What we don’t yet know is which will be produced in higher volumes.

The most important dynamic for us to grok is related to the economics of Tesla’s robotaxi. 

The new manufacturing platform will be able to deliver a robotaxi around that $25,000 price point. And because Tesla has designed an AI capable of full self-driving just from video inputs from seven cameras located around the car, it doesn’t need to add all of the additional expense of unnecessary sensors.

Just take a look Alphabet Waymo’s pseudo self-driving car. It’s an eyesore. The sensors are everywhere around the car. They are expensive and they are bulky.

And I say “pseudo”  because these Waymo cars are all geofenced. They can only operate in areas that have been mapped out by Waymo and programmed into the software. 

Teslas are able to operate in unstructured environments.

Waymo Self-Driving Car
Source: Waymo

The current Waymo vehicle is based on a Jaguar I-PACE, which has a starting price of $72,500.

After we add in all of the additional technology that Waymo adds to the car, we’re certainly looking at manufacturing cost of somewhere between $100,000-125,000.

Tesla’s robotaxi will be anywhere between one-fourth to one-fifth of that cost. 

That completely changes the economics of a robotaxi service.

Operating costs for Tesla robotaxis and consumer costs to ride will be a fraction of the cost of what Waymo, or anyone else, can offer.

And the interesting interplay that I alluded to earlier relates to how consumers will prefer to be transported.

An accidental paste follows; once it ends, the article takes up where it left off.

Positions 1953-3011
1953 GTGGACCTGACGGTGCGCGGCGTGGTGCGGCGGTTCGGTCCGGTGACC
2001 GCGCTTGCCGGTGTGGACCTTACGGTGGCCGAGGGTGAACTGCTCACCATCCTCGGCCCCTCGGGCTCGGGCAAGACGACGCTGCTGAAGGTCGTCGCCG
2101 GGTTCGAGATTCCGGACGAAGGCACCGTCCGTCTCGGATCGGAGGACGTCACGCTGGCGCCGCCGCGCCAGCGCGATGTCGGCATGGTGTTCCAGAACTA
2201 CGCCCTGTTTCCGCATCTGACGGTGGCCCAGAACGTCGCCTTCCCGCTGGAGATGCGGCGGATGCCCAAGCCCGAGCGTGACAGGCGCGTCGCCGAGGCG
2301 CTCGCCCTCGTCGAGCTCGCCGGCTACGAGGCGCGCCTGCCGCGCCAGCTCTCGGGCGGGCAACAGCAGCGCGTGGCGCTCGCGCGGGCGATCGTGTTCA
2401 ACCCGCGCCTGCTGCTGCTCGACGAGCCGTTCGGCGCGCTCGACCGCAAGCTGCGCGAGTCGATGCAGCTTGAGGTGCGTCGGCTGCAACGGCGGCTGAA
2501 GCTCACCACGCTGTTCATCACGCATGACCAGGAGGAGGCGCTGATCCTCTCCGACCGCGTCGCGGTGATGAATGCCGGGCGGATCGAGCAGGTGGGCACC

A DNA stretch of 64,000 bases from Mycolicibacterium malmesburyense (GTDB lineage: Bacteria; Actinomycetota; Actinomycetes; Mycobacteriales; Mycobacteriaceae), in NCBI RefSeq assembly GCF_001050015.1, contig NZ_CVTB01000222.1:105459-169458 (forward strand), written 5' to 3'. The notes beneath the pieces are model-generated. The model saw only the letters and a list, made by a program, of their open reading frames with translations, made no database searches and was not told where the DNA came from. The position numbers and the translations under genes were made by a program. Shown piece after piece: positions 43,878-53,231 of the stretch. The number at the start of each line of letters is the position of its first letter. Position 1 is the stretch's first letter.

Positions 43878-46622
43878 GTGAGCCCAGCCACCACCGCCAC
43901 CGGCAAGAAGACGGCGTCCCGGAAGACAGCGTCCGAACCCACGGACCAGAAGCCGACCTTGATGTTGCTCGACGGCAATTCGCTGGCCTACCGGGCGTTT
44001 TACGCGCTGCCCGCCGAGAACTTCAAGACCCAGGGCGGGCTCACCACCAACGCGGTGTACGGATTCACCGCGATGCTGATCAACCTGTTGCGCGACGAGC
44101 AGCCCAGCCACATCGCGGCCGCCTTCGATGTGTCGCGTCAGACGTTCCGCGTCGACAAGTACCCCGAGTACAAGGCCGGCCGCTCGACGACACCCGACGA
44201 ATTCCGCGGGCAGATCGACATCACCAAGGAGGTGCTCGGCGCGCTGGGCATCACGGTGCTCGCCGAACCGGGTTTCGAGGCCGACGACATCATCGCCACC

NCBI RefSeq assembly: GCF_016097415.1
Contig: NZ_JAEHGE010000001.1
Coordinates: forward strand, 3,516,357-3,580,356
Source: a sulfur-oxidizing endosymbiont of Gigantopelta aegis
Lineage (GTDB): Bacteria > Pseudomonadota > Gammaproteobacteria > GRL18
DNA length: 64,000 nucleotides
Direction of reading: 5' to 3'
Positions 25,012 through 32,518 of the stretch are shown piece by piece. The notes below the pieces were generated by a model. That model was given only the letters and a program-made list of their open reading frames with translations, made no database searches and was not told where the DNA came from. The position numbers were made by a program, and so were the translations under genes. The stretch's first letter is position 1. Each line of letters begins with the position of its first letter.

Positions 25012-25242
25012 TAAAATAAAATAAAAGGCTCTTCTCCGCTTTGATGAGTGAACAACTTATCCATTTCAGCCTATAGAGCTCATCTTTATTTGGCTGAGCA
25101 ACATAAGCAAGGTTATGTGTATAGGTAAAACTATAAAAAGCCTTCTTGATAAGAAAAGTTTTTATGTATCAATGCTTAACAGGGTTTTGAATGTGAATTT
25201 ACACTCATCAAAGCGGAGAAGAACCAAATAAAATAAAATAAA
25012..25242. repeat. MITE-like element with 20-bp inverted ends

An Interesting Interplay

Once Tesla robotaxis are widely available, will consumers choose to purchase a $25,000 EV… 

Or will they just save even more money and utilize a Tesla robotaxi network? 

The markets are the same, and the personalized robotaxi ride hailing service will expand the market potential by making autonomous rides competitive even with bus fares.

And for Tesla, it doesn’t matter what the ratio of production will be for robotaxis versus Model 2s. Manufacturing scale in either one will drive down costs for both.

And for those wanting a higher-end ride along the lines of an Uber Black, I’ve long written about Tesla enabling a feature where Tesla owners can opt-in their Model X, Model S, Model Y, or Model 3 into a Tesla network of self-driving cars.

Owners (or lessees) will be able to just press a button on their Tesla smartphone app, and their Tesla will go to work for them providing rides as a service. 

Just imaging driving to work, having your car work for 8 hours during the day giving rides, and returning to the office to take you home at the end of the workday.

It’s not hard to imagine that the revenue generated each month could be enough to cover a monthly car lease/payment. When this happens, all other ride-hailing services are in deep trouble.

Either way, we’re about the step into the future — the future of fully autonomous vehicles.

And while I fully acknowledge that it will take some time for regulations around the world to catch up to the latest state of this technology, the tech is here now. 

And to the surprise of many, Tesla’s “fleet” of full self-driving cars have already safely driven more than 1 billion miles.

1B FSD Miles Driven
Source: Tesla

There is an urgent need for this technology.

Just consider this:

  • Globally there are more than 1.36 million deaths from automotive accidents.
  • 94% of which are due to driver error.
  • In the US alone, there were 42,915 automotive deaths in 2021.
  • 79% of seniors 65 and older live in car-dependent communities.

By August 8th, less than four months away, Musk and his team at Tesla will announce a solution that solves all of the above.

I can’t wait.